William Apess And The Mashpee Revolt

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William Apess and the Mashpee Revolt

Growing up in multiple homes and struggling with alcoholism would have dampened the spirit of any man, but William Apess used his misfortunes to strengthen his will to fight for what he believed in. His Pequot ancestry and their demise as an Indian nation, along with his Christian beliefs led him to unprecedented territory in the struggle for the proper treatment and equality of all people. His most notable accomplishment involving the Mashpee revolution places him at the top of the elite in oratory and literary protesting.
The Pequot tribe inhabited most of Southeastern Connecticut when the colonists arrived to the new world. The Pequot were among the most feared tribes in Southern New England in relation to the colonists. Actually, the name “Pequot” is of Algonquian descent and translates to mean “destroyers”. As the Pequot were migrating westward continuous altercations with the colonists arose. One incident in particular led to the murder of an English man believed to be a traitor by the Pequot. John Endicott, of the Massachusetts Bay Colony, organized an attack against the Pequot in retaliation for the murder of the alleged traitor, John Oldham. On May 26, 1637 the Pequot were attacked by some colonists as well as the Pequot former tribesmen the Mohegan and Uncas. Nearly all the Pequot villages were burned and nearly all of the Pequot were killed. Some small groups did escape but most were found and either murdered or sold into slavery to other Indian nations as well as residents of the West Indies. After the “Pequot War”, the Pequot name was all but eliminated giving way to the Mohegan. The pride of the Pequot people and their immense hatred of the Mohegan tribe were very prevalent then and are to this day among the very few who trace their ancestry back to the Pequot nation. There are only believed to be about fifty Pequot Indians left and their hatred for the Mohegan in present time gives some insight to the attitudes that Apess was introduced to during his short time among the tribe.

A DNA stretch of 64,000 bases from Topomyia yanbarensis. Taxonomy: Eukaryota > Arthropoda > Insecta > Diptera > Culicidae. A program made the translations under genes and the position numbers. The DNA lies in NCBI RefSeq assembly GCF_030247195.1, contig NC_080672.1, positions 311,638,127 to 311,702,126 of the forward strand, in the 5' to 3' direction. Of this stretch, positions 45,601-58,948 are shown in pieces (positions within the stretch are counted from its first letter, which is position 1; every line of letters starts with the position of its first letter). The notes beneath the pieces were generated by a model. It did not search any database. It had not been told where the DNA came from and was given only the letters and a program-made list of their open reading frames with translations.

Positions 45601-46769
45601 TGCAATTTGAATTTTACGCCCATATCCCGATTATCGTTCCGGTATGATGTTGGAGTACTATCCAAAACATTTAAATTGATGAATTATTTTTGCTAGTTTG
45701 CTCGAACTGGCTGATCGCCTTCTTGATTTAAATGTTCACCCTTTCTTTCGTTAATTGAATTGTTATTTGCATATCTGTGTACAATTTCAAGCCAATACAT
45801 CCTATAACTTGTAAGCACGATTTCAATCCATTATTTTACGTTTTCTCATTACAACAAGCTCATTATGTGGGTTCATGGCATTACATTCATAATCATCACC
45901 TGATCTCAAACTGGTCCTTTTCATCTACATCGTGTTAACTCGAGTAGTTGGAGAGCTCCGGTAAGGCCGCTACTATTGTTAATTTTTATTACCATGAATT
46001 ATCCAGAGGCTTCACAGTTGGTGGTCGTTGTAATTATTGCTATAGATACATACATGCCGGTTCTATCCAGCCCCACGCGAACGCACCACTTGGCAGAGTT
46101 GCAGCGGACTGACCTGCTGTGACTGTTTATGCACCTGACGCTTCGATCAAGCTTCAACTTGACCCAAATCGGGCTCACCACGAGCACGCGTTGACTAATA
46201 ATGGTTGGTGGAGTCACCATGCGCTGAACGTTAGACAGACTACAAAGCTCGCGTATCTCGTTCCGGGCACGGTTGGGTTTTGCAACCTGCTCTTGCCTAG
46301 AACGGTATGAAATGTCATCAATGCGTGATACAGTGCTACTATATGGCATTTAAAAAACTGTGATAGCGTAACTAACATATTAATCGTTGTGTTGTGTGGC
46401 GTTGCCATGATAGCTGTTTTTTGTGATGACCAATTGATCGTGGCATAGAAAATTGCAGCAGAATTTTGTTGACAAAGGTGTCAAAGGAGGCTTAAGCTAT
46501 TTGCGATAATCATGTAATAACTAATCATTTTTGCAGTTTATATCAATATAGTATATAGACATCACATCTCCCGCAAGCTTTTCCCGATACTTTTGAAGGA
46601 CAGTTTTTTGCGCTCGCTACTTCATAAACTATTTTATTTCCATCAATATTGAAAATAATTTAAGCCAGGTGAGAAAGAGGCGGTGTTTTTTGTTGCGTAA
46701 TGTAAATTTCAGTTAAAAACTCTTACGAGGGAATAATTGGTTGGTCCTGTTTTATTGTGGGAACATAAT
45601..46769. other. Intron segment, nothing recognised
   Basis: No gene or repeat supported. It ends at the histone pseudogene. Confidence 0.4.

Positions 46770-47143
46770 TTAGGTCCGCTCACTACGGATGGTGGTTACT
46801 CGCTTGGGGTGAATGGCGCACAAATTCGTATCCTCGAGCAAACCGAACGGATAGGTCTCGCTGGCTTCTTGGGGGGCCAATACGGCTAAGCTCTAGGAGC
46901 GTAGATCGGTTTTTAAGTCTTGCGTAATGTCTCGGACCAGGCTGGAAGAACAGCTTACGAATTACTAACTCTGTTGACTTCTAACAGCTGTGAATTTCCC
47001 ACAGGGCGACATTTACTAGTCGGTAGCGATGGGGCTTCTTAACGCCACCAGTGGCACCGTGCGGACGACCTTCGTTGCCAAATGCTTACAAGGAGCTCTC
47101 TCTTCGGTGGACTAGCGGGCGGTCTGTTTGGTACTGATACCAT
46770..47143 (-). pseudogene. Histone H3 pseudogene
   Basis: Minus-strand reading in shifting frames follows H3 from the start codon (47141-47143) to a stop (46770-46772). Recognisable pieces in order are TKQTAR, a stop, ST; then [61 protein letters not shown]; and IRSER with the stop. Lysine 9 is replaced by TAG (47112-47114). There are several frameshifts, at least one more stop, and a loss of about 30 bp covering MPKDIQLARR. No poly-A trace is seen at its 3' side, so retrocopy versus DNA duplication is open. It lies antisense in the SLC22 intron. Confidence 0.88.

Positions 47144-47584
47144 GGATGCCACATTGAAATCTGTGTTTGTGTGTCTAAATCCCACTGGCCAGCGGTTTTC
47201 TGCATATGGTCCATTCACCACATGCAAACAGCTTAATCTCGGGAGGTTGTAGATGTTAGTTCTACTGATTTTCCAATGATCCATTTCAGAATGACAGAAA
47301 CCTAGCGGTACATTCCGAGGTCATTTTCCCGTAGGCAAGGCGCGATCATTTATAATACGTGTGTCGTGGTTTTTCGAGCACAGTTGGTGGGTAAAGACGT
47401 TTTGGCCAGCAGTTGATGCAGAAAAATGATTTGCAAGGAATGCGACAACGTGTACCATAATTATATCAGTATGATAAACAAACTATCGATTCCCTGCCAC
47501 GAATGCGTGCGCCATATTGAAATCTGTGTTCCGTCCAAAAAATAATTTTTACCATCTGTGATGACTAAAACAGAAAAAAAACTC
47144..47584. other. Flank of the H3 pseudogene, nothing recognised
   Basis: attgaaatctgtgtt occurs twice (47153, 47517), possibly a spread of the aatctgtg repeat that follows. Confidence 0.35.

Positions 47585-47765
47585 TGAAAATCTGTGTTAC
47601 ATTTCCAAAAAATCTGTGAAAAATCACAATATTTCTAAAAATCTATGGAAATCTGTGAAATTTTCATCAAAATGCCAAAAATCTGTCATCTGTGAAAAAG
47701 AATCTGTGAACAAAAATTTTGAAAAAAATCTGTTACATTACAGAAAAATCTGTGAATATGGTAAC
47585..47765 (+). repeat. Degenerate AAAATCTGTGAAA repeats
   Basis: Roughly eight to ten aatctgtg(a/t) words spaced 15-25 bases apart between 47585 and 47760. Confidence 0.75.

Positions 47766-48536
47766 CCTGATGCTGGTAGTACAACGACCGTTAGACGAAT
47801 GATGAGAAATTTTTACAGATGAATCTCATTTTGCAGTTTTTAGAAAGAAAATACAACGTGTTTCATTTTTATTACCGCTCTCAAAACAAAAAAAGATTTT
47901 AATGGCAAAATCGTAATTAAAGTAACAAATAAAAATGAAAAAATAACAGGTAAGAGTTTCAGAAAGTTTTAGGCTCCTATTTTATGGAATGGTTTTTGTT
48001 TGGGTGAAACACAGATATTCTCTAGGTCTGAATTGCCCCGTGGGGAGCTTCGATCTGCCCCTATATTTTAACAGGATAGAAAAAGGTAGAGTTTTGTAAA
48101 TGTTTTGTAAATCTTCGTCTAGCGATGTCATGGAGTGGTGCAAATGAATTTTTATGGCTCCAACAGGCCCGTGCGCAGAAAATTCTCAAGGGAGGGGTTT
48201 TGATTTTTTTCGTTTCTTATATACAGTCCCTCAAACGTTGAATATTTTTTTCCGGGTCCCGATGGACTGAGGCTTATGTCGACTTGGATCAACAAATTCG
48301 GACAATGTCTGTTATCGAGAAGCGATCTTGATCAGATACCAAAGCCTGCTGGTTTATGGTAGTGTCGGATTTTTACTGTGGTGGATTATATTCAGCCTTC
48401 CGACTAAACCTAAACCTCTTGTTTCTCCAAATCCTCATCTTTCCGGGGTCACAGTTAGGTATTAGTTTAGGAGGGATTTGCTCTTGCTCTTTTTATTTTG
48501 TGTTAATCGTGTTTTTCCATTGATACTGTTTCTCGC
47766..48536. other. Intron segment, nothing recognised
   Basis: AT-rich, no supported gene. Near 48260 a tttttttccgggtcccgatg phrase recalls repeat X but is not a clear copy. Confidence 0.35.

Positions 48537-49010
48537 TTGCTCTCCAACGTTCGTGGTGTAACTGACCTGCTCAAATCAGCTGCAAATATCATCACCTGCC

Although Apess only lived among the remaining Pequot for five years, he was undoubtedly influenced by their history and views of the white man. After his alcoholic grandmother beat him he was graciously taken in by the Furman family. Eventually he was legally an indentured servant of the Furmans. While living with the Furmans, Apess was introduced to the idea of Christianity for the first time. Apess was living among white people and began to think and act like white people, which proved to be detrimental to his stay with the Furmans. Apess states in “Son of the Forest”, his autobiography, that he regularly contemplated running away because that was common thought of young white boys at the time. Mr. Furman did not view Apess as an equal and preceded to sale his servitude to a prominent family known as the Hillhouses. Apess realizes he looked down upon by the whites when he is sold by Mr. Furman. Apess plainly states in “Son of the Forest” the shock and horror he felt when he was sold to the Hillhouses, and how he later “identified with the enslaved blacks”. After a short time with the Hillhouses he is again sold to a politically prominent family of New London named the Williames.